On this day in history - July 4th, 1863 - The Siege of Vicksburg ends with Vicksburg's surrender.
Major General Ulysses S. Grant spent the spring of 1863 trying to figure out how to capture the Confederate stronghold of Vicksburg. He launched several types of overland and amphibious campaigns against the city that failed; Grant then decided to cut loose of his supply train, cross the Mississippi south of Vicksburg and make for Jackson.
After capturing Jackson, Grant moved west toward Vicksburg, engaging Rebel forces at the Battle of Champion's Hill on the way.
Vicksburg was surrounded and invested for forty days. Of his siege, Grant wrote "My position is so strong that I feel myself abundantly able to leave it so and go out twenty or thirty miles with force enough to whip two such garrisons."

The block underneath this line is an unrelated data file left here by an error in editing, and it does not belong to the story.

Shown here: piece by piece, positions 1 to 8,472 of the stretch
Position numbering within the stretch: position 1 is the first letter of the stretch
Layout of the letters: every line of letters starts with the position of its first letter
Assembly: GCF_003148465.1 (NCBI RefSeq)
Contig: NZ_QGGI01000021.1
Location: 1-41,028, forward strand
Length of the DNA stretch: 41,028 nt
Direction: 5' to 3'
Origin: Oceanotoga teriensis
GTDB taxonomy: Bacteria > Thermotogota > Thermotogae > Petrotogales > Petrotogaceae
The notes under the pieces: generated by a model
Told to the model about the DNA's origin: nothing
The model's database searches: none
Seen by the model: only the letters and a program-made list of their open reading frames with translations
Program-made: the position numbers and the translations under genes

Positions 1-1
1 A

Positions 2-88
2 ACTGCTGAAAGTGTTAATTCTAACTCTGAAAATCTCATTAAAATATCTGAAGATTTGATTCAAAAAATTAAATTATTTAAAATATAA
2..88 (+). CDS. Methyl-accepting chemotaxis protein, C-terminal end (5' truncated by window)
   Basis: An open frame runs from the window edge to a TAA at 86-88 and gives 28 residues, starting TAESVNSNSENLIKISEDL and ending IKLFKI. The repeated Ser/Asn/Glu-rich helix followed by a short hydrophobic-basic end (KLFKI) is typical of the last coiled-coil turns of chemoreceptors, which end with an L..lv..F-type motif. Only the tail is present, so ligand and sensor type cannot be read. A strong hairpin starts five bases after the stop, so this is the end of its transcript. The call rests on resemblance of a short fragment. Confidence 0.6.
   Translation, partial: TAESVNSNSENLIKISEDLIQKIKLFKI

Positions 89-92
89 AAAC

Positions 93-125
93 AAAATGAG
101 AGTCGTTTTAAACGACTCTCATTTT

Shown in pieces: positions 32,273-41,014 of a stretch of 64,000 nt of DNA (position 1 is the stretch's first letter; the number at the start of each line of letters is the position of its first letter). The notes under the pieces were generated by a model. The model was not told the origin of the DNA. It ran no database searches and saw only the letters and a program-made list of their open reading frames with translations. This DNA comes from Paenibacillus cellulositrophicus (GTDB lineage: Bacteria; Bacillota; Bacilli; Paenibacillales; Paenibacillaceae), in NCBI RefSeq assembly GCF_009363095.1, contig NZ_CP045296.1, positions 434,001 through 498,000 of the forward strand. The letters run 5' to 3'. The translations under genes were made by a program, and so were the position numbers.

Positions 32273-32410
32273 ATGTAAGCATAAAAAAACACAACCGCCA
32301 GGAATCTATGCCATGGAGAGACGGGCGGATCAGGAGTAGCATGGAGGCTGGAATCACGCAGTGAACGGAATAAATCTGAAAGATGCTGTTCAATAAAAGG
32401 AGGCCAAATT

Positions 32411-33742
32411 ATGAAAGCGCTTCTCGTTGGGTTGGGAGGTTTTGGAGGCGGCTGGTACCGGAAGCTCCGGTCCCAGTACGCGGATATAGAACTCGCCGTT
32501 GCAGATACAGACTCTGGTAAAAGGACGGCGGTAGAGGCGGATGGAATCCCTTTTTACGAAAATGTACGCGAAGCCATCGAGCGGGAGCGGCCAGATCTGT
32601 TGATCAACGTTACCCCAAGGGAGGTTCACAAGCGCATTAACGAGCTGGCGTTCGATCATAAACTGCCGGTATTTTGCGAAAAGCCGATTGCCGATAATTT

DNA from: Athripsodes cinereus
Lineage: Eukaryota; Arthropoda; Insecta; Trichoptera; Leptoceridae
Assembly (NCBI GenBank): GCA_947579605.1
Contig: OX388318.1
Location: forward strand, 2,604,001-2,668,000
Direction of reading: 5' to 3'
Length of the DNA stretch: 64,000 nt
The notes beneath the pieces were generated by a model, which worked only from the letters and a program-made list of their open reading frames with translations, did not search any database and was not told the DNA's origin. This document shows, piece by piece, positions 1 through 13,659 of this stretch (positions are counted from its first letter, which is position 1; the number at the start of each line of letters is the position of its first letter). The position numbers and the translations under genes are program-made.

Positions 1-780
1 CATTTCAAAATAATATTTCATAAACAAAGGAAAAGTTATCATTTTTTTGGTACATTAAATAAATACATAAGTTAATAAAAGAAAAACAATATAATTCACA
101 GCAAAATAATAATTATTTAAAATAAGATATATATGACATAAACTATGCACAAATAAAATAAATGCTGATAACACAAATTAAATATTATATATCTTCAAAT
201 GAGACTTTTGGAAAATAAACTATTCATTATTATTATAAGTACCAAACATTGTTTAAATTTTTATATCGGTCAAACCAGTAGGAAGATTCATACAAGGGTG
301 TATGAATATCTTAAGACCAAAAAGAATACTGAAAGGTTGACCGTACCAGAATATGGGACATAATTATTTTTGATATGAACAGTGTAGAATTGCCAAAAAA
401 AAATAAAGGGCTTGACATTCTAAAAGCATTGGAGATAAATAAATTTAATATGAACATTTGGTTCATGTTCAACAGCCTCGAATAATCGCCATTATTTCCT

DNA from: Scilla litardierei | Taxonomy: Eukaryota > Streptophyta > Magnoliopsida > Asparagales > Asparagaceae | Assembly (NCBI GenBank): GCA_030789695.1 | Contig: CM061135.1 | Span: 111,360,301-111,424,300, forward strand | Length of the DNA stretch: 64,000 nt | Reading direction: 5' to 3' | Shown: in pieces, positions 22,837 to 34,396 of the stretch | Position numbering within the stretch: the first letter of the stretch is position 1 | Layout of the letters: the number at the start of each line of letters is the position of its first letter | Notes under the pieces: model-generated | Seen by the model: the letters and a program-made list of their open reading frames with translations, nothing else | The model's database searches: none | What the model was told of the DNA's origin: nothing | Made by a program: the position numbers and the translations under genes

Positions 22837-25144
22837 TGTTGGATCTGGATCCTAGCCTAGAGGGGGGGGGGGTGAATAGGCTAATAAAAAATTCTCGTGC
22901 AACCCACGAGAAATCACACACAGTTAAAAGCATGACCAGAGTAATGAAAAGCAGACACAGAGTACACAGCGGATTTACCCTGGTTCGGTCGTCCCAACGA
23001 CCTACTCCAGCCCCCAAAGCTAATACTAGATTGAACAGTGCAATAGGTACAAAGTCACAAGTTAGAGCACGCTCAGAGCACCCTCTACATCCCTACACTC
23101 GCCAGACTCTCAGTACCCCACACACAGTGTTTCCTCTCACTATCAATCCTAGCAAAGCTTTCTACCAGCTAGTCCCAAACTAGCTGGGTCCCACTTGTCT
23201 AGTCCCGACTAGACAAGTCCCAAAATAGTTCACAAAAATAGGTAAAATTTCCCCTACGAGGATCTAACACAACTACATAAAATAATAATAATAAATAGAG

He accepted Lieutenant General John C. Pemberton's surrender on Independence Day. Tradition holds (falsely) that the city of Vicksburg did not celebrate on the 4th of July for many years.
After Vicksburg surrendered, the Federals controlled all of the Mississippi River, splitting the Confederacy in half and setting the stage for the closing stages of the Civil War.